Villa Kerylos

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Aerial view of the Villa Kerylos

Villa Kerylos in Beaulieu-sur-Mer, France, is a house in Ancient Greek Revival style built in the early 1900s by French archaeologist Theodore Reinach. It has been listed since 1966 as a monument historique by the French Ministry of Culture.[1]

A Greek word, kerylos means halcyon or kingfisher, which in Greek mythology was considered a bird of good omen.[2]


The villa was built in the early 1900s by French archaeologist Theodore Reinach, and his wife Fanny Kann, a daughter of Maximilien Kann and Betty Ephrussi, of the Ephrussi family.[3] Madame Fanny Reinach was a cousin of Maurice Ephrussi, who was married to Béatrice de Rothschild. Inspired by the beauty of the Reinachs' Villa Kerylos and the area, they built the Villa Ephrussi de Rothschild at nearby Cap Ferrat.[4]

Reinach admired the architecture, interior decoration and art of the ancient world and decided to recreate the atmosphere of a luxurious Greek house in a new building. He purchased land surrounded on three sides by the sea on the tip of the Baie des Fourmis at Beaulieu-sur-Mer, which he felt offered a location similar to that of coastal Greek temples.

Reinach selected as architect Emmanuel Pontremoli, who drawing on his travels in Asia Minor designed a reconstruction of the Greek noble houses built on the island of Delos in the 2nd century B.C. and laid out the building around an open peristyle courtyard.[5]


Construction of the building began in 1902 and took six years to complete.[6] The interior integrated influences from Rome, Pompeii and Egypt with the interior decoration overseen by Gustave Louis Jaulmes and Adrien Karbowsky.[7] Stucco bas-reliefs were created by sculptor Paul Jean-Bapiste Gascq.[3]

Reinach commissioned exact copies of ancient Grecian chairs, tabourets and klismos furniture kept in the National Archaeological Museum in Naples from the cabinetmaker Bettenfeld. Other decorations were to original designs by Pontremoli.[3]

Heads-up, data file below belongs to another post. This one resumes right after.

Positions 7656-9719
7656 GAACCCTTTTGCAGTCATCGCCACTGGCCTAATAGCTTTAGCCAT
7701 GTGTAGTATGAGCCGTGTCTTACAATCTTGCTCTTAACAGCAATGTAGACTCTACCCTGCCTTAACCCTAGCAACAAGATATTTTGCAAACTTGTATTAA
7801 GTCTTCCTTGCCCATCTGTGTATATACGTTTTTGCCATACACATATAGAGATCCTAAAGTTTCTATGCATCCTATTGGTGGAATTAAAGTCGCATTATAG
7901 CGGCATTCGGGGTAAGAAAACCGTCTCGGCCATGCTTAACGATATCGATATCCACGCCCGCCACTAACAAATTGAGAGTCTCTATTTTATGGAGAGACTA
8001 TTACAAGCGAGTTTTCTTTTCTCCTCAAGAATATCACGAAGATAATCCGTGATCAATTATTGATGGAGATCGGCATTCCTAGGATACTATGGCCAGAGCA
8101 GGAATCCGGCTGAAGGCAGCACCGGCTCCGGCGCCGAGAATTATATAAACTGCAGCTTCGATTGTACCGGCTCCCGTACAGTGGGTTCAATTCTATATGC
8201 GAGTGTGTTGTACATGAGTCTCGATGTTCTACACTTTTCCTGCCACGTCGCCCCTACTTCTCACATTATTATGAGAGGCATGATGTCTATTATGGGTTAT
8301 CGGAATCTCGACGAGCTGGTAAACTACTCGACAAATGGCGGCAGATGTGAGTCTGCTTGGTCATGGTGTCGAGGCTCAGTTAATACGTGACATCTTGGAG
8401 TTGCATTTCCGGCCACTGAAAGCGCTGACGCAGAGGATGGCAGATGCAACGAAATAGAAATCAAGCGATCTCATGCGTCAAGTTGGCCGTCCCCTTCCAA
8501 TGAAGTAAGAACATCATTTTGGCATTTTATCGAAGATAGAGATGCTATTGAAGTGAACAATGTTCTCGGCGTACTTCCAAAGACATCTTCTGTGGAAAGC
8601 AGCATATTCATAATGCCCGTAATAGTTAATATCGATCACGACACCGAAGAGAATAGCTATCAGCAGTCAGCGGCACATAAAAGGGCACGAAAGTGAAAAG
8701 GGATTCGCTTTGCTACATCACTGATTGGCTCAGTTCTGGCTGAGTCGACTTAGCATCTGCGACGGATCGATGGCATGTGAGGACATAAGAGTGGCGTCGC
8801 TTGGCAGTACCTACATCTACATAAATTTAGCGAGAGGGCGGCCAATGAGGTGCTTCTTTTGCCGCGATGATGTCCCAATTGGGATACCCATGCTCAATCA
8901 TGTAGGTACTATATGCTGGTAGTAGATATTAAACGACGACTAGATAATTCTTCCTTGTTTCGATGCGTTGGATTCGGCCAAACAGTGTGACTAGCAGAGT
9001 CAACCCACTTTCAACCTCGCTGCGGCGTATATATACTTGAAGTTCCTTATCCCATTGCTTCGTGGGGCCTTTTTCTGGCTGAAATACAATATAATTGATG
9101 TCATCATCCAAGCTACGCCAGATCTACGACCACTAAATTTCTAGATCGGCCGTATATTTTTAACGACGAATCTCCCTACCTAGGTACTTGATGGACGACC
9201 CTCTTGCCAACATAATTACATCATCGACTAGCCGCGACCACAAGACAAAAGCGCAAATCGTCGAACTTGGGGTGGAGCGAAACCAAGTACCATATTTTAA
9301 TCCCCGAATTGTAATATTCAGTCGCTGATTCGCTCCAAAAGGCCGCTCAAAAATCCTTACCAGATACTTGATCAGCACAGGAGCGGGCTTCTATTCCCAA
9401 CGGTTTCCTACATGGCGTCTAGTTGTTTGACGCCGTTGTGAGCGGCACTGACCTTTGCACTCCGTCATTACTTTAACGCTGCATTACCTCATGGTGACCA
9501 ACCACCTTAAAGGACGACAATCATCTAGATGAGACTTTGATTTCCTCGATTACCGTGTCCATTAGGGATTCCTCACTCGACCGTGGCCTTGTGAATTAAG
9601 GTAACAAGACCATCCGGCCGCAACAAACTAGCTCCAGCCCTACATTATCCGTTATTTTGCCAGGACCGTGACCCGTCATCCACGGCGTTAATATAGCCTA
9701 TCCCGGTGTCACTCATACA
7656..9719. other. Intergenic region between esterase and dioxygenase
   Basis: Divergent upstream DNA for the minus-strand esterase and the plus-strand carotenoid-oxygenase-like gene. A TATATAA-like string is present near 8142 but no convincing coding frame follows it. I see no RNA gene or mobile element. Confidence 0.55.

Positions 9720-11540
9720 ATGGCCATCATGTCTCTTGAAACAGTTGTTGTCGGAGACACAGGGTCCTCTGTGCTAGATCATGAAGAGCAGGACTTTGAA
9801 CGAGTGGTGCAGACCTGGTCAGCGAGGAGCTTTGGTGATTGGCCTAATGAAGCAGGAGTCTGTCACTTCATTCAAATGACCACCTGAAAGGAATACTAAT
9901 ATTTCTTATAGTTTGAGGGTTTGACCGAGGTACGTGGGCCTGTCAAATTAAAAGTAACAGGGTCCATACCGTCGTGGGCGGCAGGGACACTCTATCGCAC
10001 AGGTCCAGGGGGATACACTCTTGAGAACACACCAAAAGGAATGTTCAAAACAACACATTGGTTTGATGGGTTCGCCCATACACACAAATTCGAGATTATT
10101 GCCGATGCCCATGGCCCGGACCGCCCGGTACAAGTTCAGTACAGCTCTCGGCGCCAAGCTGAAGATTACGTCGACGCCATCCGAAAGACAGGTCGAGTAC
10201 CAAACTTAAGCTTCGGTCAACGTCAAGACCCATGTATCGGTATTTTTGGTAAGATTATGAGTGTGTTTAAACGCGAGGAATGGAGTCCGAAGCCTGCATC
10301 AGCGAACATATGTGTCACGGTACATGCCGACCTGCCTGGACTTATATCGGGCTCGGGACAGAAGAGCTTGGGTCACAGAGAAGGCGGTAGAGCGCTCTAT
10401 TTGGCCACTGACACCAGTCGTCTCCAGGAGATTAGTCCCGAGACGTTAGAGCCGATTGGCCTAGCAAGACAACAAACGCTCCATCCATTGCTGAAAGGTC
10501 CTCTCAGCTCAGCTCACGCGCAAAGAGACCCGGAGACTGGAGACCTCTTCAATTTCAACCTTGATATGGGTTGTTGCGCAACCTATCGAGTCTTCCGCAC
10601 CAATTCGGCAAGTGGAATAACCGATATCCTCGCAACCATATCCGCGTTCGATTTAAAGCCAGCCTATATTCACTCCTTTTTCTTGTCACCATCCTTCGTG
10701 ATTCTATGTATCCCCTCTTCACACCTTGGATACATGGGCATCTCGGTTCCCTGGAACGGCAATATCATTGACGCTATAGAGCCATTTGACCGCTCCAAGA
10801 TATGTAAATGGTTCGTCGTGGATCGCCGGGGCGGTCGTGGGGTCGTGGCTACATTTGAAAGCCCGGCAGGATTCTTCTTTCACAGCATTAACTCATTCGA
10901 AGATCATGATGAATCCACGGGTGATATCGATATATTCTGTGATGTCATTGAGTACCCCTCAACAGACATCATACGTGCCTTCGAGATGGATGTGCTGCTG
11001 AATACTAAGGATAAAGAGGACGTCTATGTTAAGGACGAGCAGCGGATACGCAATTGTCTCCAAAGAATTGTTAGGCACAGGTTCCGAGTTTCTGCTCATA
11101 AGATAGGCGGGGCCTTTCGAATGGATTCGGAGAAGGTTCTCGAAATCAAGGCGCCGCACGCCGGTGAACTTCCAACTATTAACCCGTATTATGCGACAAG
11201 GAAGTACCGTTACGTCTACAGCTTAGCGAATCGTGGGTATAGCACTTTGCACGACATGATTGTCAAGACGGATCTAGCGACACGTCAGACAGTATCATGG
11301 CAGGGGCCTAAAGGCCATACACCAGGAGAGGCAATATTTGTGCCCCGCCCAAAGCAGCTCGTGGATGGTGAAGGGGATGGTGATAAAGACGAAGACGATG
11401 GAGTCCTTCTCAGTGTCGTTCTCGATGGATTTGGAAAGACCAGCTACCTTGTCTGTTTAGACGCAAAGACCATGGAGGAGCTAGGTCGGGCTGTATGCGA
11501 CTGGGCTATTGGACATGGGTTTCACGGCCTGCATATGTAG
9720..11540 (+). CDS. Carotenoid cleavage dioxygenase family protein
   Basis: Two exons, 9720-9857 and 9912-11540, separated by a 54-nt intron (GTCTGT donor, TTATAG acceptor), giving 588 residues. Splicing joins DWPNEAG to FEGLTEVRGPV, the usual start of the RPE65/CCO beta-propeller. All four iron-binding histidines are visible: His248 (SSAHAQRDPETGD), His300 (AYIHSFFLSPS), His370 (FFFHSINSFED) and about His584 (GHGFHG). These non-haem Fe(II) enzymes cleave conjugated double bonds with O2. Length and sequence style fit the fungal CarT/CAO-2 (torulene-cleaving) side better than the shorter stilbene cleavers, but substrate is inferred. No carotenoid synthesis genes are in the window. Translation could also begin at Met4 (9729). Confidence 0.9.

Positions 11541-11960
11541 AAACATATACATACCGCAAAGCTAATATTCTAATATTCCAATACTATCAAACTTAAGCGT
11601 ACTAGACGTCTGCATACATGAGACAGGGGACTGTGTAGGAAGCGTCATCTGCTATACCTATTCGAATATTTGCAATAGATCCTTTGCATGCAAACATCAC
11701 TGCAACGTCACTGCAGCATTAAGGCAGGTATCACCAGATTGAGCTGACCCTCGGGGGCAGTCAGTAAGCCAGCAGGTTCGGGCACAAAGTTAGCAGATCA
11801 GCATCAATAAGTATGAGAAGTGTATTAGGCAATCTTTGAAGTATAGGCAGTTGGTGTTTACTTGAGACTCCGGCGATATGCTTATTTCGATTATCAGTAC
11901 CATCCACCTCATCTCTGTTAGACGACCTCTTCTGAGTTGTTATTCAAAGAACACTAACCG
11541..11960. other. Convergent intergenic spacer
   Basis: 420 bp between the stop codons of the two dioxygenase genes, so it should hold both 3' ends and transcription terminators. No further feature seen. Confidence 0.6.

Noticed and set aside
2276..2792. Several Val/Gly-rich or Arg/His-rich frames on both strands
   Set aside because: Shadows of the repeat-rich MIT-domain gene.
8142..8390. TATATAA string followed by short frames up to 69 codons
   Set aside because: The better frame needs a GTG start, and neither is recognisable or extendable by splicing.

The building incorporated all the latest early 20th-century features, including plumbing and underfloor heating.[3]

Present day[edit]

Upon his death in 1928, Reinach bequeathed the property to the Institut de France, of which he had been a member. His children and grandchildren continued to live there until 1967. It is now a museum open to the public.[8]

Image gallery[edit]


  1. ^ Base Mérimée: IA06000903, Ministère français de la Culture. (in French) maison dite Villa Kérylos
  2. ^ "Architect Emmanuel Pontremoli - Greek Villa Kerylos : a French Riviera Palazzo". 15 November 2008. Archived from the original on 15 November 2008. Retrieved 16 November 2017. CS1 maint: discouraged parameter (link)
  3. ^ a b c d Delorme, Jean-Claude (1996). Architects' dream houses. Abbeville Press. pp. 85-86. ISBN 9780789201263. Retrieved 16 November 2017. CS1 maint: discouraged parameter (link)
  4. ^ "Villa Rothschild and Villa Kerylos - Best of Nice". Best of Nice. Retrieved 16 November 2017. CS1 maint: discouraged parameter (link)
  5. ^ Berger. Page 73.
  6. ^ Berger. Page 74.
  7. ^ Berger. Page 74.
  8. ^ Fodor's Provence & the French Riviera: with Paris. Fodor's Travel. 2011. p. 357. ISBN 9780307928498. Retrieved 16 November 2017. CS1 maint: discouraged parameter (link)

Further reading[edit]

External links[edit]

Coordinates: 43°42′11.5″N 7°20′2″E / 43.703194°N 7.33389°E / 43.703194; 7.33389